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Texas Gov. Rick Perry continues baiting Illinois and city officials

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Updated: May 25, 2013 6:30AM

Texas Gov. Rick Perry on Tuesday wrapped up his two-day visit here on his quest to lure Illinois businesses to Texas — but not before continued baiting of state and city officials with his dissing of Illinois.

“I think it’s fairly inarguable that Texas is the number one state in which to do business, although Gov. [Pat] Quinn and [Mayor] Rahm Emanuel might argue it,” the former Republican presidential candidate said, as he joined two other governors on a panel at the Bio International Convention running through Thursday at McCormick Place. “And it’s not just Texas saying it.”

Perry, who drew the ire of Quinn and Emanuel with an aggressive ad campaign here preceding his visit — urging Illinois companies via print and broadcast to “Get out while there’s still time” — insisted his barbs represented only friendly competition that naturally exists between all states for corporate relocations that equal economic stimulus.

“These guys are great and good competitors. But we’re competitors. And our competitiveness is how America will continue to lead the world in biotech sciences,” Perry said, speaking on a Bioscience Economic Development panel with Pennsylvania Gov. Tom Corbett and Missouri Gov. Jay Nixon.

Quinn, who was to round out the panel of four governors, bowed out after attending the conference’s lunchtime keynote, where Emanuel also spoke. Quinn said he was called away to Peoria to survey and address flooding.

Quinn, who’d bristled at Perry’s attack of the serious budget deficit, pension mess, low credit ratings and high taxes hurting Illinois’ business climate — Texas boasts billions of dollars in budget surplus — had dismissed Perry as a “big talker,” who bombed in the presidential campaign.

Corbett and Nixon, however, agreed with Perry Tuesday that all states engage in such competition, albeit some less aggressively. All pointed out many governors are expected to visit the conference throughout the week, vying for a bioscience industry that has become one of the nation’s most innovative and growing economic sectors, accounting for over 1.6 million jobs, with an additional 5 million jobs from a multiplier effect.

“Obviously, this is a growing industry in the U.S. It’s 30-years-old in Pennsylvania,” said Corbett. “What it means is a great deal to health care, and jobs ­— high-paying jobs. So we’re all here on a jobs search.”

“For me, this isn’t about between states. This is about the United States,” said Nixon. “Gov. Perry makes you compete. He makes you ready to compete, and that’s fine by us in the ‘Show me,’ state. The bottom line is that science education is where the jobs of the future lie, and every state wants to recruit companies to invest in their state. Our responsibility here is to grow our state, and we’re focused on the tools we can provide to large companies, small companies, and start-ups locating to Missouri.”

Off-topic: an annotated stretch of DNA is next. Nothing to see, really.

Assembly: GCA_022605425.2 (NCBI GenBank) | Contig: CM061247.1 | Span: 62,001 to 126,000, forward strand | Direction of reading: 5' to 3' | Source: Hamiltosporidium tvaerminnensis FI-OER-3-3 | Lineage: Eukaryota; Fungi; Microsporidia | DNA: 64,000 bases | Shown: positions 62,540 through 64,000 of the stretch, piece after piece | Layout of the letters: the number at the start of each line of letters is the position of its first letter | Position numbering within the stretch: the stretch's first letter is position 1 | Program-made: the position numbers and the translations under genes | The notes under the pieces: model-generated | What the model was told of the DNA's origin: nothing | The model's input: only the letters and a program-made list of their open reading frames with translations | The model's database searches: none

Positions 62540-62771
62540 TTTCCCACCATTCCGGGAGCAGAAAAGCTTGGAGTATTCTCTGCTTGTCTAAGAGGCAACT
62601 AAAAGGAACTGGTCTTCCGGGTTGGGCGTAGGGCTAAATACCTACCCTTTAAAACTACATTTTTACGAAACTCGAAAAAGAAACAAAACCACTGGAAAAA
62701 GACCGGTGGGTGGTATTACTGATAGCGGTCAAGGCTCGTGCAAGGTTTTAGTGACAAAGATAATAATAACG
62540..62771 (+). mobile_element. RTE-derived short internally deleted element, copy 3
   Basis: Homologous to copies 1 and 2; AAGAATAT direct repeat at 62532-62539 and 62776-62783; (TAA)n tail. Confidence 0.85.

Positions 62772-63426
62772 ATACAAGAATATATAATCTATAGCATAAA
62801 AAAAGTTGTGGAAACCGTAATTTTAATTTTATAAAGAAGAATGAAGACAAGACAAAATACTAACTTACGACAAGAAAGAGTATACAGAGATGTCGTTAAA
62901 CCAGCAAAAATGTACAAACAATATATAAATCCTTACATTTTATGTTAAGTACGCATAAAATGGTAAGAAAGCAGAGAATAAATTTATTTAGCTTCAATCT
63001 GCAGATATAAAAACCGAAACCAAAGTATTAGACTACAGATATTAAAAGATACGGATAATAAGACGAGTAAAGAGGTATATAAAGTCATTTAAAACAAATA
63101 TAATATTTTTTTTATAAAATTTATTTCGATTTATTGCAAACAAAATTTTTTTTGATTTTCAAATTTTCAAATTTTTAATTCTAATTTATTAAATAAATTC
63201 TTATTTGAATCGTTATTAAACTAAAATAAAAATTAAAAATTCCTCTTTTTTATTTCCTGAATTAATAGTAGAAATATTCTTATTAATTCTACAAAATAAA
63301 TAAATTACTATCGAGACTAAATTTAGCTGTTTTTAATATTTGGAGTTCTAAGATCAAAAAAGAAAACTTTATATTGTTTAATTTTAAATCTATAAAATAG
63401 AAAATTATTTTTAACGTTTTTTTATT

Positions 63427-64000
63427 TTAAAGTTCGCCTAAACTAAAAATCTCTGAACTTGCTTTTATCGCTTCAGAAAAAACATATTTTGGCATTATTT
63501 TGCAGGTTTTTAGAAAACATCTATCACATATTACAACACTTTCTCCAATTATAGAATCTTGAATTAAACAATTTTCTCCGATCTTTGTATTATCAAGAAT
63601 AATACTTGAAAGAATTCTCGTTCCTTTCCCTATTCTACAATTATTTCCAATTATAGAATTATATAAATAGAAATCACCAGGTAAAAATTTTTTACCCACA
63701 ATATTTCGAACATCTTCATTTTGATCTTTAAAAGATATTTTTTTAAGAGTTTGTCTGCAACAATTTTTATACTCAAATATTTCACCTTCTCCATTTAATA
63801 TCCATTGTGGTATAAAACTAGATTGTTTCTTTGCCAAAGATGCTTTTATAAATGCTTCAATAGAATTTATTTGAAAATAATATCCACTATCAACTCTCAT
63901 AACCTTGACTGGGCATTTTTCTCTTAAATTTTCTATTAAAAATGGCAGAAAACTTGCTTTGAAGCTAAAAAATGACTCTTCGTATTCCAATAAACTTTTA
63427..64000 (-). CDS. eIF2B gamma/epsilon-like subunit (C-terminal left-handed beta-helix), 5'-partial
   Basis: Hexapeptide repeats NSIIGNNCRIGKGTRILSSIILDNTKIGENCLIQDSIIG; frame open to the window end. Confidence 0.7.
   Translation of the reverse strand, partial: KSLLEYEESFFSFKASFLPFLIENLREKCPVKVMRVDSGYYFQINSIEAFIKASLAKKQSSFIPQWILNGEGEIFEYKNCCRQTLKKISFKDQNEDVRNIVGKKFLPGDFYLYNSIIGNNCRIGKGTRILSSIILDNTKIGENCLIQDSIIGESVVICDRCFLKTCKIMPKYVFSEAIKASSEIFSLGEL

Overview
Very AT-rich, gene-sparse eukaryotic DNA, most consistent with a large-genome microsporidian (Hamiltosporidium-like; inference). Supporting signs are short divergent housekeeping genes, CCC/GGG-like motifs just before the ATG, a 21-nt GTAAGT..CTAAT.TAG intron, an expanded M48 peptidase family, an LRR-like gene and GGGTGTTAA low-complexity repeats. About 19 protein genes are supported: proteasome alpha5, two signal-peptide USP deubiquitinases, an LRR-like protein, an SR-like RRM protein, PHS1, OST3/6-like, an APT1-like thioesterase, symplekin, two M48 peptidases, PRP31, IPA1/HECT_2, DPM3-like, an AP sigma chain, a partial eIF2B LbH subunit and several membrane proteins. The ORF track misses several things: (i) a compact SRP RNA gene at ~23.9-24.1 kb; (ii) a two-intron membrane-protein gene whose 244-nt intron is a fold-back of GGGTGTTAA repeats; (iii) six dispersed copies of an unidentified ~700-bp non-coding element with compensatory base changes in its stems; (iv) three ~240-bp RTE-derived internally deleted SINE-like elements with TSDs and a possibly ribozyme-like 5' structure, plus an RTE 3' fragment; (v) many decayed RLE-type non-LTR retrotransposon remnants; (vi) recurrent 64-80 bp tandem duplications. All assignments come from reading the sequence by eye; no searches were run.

Convention CEO James Greenwood said all four states are leaders in state-sponsored programs encouraging investment in the bioscience industry, where jobs require a highly skilled workforce and pay, on average, 79 percent more than the private sector.

Perry, in his media campaign which cost some $80,000, said, “I have a word of advice for employers frustrated by Illinois’ short-sighted approach to business: you need to get out while there’s still time. The escape route leads straight to Texas, where limited government, low taxes and a pro-business environment are creating more jobs than any other state.”

Quinn had argued Texas has its own challenges, from a historic drought water issues to ranking near the bottom on SAT scores and a large percentage of workers without health insurance, stating, “We don’t need any advice from Gov. Perry.”

Both Quinn and Emanuel, who announced at the convention Tuesday the city’s plans for a Bioscience & Pharmaceutical Industry Commercialization & Innovation Center that would host start-ups here, had scoffed at criticism from the man whom both pointed out had during one presidential debate been unable to remember the third federal department he’d eliminate, if elected president.

The new center, which will host corporate offices for both start-ups and large pharmaceutical and biotechnology companies downtown, mimics the technology incubator — 1871 — launched last year at Merchandise Mart, the mayor said.

“Let me say this to Gov. Perry: I hope when he comes he remembers all three of his reasons…because it will be a real test for him,” Emanuel had said.

After the panel, Perry laughed off the ire he’d left in his wake.

“It was a successful trip in that we’re getting the message across. The media helped us, and we met with 55 individuals at lunch just to talk about opportunities in Texas. I thought it was a very thoughtful, straightforward conversation with people from Illinois, business men and women,” he said. “Listen, we compete with each other. All businesses have to look at their bottom line, the legal system, taxes, regulations. And the beauty of America is that you have choices. We didn’t [pick on] Illinois. We did the same thing with California, and the folks there weren’t too happy either. But the truth is, I didn’t tell anyone anything they didn’t already know.”

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